Author: Katrina Savell

Did you know Diatomaceous Earth is a highly effective organic alternative to pesticides?

In its food grade form it is completely safe for humans, pets and the environment, but is actually a potent killer of aphids, white flies, snails, slugs, fleas and ants. Further, is it rich in nutrients which is beneficial to micro-organisms and earthworms, so it doesn’t just protect your vegetable garden, it helps it to flourish.

What is Diatomaceous Earth?

Diatomaceous Earth is composed of tiny fossilised shells of algae-like marine plants (diatoms). When these are ground up, they have the look and texture of talcum powder, which is safe for us, but has razor sharp edges that cut through the protective coverings of pests. As one of the major components of Diatomaceous Earth is air, it rapidly absorbs liquid, which leads to the dehydration of the pest, and is therefore an ultimate pest barrier.

What grade of Diatomaceous Earth to use for the vegetable garden

Firstly, you will require food grade not pool grade Diatomaceous Earth for the garden. Pool grade Diatomaceous Earth contains crystalline silica and is extremely hazardous to humans and animals. Food grade Diatomaceous Earth can be purchased from online retailers or alternatively, from a livestock feed store.

When best to treat your vegetable garden with Diatomaceous Earth

It is important you apply Diatomaceous Earth when it is not raining. As it is a powder, the rain will wash it away easily. You will also need to ensure that the soil around the vegetable plant is not too wet. Damp is okay. If you do have rain, you will need to reapply it afterwards.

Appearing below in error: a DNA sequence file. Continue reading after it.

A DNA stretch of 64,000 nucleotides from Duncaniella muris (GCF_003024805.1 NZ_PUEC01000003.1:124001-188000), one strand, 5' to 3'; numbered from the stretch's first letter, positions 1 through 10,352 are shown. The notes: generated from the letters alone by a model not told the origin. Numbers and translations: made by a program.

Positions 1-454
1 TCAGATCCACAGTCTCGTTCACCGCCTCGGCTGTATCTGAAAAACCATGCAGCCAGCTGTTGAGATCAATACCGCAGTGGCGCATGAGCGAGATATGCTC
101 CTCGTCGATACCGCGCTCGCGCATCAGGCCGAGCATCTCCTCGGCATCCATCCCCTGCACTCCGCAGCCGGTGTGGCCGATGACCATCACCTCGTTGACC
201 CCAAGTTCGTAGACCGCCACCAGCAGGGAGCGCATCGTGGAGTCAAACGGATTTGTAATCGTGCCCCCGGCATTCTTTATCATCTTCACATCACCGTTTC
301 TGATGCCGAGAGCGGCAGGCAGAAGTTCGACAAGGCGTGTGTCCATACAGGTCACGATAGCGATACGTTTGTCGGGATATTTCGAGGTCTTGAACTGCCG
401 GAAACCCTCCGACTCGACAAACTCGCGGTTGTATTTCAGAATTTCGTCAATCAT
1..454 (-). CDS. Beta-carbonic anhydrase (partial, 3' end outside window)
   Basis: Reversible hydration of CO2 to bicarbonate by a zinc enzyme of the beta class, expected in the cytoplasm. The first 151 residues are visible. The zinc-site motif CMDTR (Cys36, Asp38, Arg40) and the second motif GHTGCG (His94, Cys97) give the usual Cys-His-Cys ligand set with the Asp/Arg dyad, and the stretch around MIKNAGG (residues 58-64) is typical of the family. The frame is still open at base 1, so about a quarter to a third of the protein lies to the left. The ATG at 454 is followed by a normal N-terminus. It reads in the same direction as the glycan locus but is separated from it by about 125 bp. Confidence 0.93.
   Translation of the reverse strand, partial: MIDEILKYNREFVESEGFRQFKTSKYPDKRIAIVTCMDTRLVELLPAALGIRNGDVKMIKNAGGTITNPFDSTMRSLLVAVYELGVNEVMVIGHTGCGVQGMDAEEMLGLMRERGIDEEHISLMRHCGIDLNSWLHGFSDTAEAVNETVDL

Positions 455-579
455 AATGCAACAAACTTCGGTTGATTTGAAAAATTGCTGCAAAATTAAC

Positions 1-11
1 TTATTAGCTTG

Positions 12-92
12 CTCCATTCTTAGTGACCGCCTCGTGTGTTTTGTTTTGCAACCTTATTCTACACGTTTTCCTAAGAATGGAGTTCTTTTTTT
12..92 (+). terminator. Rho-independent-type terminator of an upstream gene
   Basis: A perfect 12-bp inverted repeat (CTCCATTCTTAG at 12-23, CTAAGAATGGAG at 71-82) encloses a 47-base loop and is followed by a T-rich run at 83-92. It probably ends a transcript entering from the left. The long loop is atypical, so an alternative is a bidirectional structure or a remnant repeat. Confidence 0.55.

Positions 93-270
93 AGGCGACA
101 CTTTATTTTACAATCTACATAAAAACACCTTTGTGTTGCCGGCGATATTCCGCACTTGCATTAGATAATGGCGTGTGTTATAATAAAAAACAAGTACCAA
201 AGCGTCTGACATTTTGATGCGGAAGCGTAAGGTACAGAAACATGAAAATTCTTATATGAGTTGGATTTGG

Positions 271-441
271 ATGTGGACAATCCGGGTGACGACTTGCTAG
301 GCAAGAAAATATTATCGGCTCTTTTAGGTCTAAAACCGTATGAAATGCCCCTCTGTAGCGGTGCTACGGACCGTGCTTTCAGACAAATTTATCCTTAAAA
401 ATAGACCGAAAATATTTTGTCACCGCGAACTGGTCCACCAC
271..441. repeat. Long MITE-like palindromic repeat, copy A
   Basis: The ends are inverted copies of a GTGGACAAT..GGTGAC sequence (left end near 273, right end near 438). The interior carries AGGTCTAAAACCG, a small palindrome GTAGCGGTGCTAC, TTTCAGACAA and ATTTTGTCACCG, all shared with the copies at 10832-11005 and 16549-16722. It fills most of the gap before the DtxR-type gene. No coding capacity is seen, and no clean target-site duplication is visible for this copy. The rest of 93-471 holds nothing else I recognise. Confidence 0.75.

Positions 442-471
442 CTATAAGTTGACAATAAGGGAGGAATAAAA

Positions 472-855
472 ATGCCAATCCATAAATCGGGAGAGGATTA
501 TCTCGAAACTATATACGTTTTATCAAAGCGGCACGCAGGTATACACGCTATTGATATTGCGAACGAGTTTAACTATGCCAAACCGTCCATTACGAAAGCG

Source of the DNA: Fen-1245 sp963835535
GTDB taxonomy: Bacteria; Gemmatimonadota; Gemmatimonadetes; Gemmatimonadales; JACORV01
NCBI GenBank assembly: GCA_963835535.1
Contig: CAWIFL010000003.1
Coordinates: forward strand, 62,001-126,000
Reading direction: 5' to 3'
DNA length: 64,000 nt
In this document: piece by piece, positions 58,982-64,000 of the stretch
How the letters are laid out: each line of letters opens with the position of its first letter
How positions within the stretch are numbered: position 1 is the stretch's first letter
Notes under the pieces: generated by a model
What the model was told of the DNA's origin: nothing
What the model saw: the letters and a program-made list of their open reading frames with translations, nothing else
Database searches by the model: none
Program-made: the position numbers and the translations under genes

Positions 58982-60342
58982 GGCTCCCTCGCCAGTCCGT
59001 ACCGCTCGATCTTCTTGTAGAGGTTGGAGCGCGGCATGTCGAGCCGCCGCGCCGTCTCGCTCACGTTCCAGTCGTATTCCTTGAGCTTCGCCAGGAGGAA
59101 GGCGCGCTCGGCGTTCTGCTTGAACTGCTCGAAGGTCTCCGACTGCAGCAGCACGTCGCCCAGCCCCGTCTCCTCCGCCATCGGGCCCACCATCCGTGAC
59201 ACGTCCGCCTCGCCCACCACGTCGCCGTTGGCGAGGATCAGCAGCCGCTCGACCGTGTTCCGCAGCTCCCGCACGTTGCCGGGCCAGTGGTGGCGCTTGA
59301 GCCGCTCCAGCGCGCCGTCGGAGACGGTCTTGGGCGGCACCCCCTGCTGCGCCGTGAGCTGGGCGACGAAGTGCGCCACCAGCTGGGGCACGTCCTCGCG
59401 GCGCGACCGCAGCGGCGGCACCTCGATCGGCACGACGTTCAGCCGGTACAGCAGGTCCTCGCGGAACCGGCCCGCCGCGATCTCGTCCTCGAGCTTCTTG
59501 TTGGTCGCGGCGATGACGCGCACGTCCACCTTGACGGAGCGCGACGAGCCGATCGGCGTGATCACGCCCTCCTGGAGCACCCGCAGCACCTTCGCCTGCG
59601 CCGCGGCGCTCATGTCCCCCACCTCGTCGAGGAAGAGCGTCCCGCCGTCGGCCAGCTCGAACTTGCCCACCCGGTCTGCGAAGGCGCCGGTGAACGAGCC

Ongoing, after very light rain or dew is the ideal time to apply the Diatomaceous Earth.

How to apply Diatomaceous Earth to your vegetable garden

You will need to shake the powder in a ring around the plant on the soil, as well as dust the plant itself.

In terms of the actual applicator, there are a couple of ways you can make a Diatomaceous Earth “powder shaker”.  Personally, I went to my local pharmacy, bought a cheap talcum powder, cleaned out the container and reassembled it with the Diatomaceous Earth as its contents. I have found this to be very effective.

Another popular method is to make a shaker out of an old coffee can by punching holes in the bottom of the can with a nail. Simply cover the end with the holes and fill with Diatomaceous Earth.

Even better – it’s environmentally friendly too!

Worth mentioning again, not only does Diatomaceous Earth kill pests and form a protective barrier to your vegetable garden it is a natural and cost effective alternative to chemicals.

We’ll keep you posted on more great ideas to help your vegetable garden flourish with organic applications.

Katrina Savell is a freelance writer and Director of The Word Depot, a media and communications consultancy.

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